Throughout the 17th to 18th centuries, the Grand Tour was mainly reserved for academics or the elite. Around 1840 rail transport was introduced, and the Grand Tour started to fall slightly out of vogue. With the introduction of train, the first form of mass-tourism was introduced. The 1800’s saw a period in which the Victorian middle classes toured Europe. As the century progressed, fewer cultural visits were made throughout Europe, and tourists began to also travel for nature, the weather, and spas. Grand Hotels began to be built and tourism remained very popular until the late-1920s and early-1930s, when, with the Great Depression and economic crisis, many could no longer afford to travel.
During the heyday of Victorian traveling, a travel guides known as “Baedekers” (named after the founder Karl Baedeker), was published. The guides contain, among other things, maps and introductions; information about routes and travel facilities; and descriptions of noteworthy buildings, sights, attractions and museums, written by specialists.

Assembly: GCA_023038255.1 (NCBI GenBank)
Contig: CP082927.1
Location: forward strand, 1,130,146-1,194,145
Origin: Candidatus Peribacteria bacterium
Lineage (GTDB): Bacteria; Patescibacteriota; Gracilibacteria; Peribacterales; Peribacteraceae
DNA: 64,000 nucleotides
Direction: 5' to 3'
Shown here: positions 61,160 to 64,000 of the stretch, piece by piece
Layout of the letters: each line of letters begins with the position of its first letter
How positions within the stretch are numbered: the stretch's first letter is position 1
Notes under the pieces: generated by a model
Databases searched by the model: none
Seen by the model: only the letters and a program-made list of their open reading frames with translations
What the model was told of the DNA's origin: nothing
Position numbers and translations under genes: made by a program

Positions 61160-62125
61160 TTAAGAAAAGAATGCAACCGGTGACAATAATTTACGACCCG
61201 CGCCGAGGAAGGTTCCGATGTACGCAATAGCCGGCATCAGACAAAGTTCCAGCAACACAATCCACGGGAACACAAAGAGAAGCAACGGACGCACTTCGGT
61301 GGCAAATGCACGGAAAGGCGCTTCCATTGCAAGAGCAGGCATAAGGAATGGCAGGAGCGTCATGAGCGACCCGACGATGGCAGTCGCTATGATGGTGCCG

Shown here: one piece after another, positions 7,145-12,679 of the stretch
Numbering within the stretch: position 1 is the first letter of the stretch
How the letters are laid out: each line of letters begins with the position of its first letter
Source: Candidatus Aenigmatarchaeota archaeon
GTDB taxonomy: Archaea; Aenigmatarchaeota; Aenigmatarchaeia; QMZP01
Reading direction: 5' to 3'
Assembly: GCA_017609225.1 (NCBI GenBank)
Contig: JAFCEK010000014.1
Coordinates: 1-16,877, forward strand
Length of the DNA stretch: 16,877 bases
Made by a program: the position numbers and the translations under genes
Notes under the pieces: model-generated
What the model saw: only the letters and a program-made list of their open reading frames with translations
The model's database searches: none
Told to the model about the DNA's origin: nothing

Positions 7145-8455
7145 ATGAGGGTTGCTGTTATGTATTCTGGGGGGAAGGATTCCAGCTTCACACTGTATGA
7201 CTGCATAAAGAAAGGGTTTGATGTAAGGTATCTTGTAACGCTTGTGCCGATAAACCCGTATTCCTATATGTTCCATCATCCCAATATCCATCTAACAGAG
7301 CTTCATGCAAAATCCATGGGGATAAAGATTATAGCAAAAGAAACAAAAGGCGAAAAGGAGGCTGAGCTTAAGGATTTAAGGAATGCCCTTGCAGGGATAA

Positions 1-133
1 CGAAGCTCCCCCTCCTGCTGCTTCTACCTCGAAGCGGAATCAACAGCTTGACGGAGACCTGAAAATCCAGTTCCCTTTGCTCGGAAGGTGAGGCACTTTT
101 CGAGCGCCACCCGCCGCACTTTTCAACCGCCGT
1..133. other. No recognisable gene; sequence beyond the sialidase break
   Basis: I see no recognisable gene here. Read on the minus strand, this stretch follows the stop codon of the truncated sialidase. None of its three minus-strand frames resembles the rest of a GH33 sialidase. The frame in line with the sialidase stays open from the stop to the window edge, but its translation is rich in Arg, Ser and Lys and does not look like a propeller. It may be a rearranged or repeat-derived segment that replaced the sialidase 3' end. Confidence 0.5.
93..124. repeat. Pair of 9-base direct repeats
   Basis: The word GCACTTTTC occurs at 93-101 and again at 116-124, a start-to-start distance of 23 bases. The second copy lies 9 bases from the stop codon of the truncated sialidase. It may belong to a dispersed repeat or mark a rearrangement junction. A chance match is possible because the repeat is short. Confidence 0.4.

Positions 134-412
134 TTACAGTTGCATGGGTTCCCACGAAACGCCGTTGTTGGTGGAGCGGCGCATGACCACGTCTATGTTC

Although I find the perusing of Baedekers a great way to pass the time, my main interest has always been the large number of city plans found among their pages. Early on when I began writing my book on historic city plans, I started to collect these small red travel guides.
In the last ten years or so I’ve noticed a number of dealers have begun to sell the city plans separately, and at times for a price higher then even a cost of a whole guide book. In this Looking@Cities posting I’ve decided to begin to upload scanned images of the city plans found in my collection of travel guides. Over time I hope to have all the orthogonal city plans from old Baedekers uploaded here on this website.
Baedeker “Northern Italy,” 1913
Baedeker “Germany,” 1910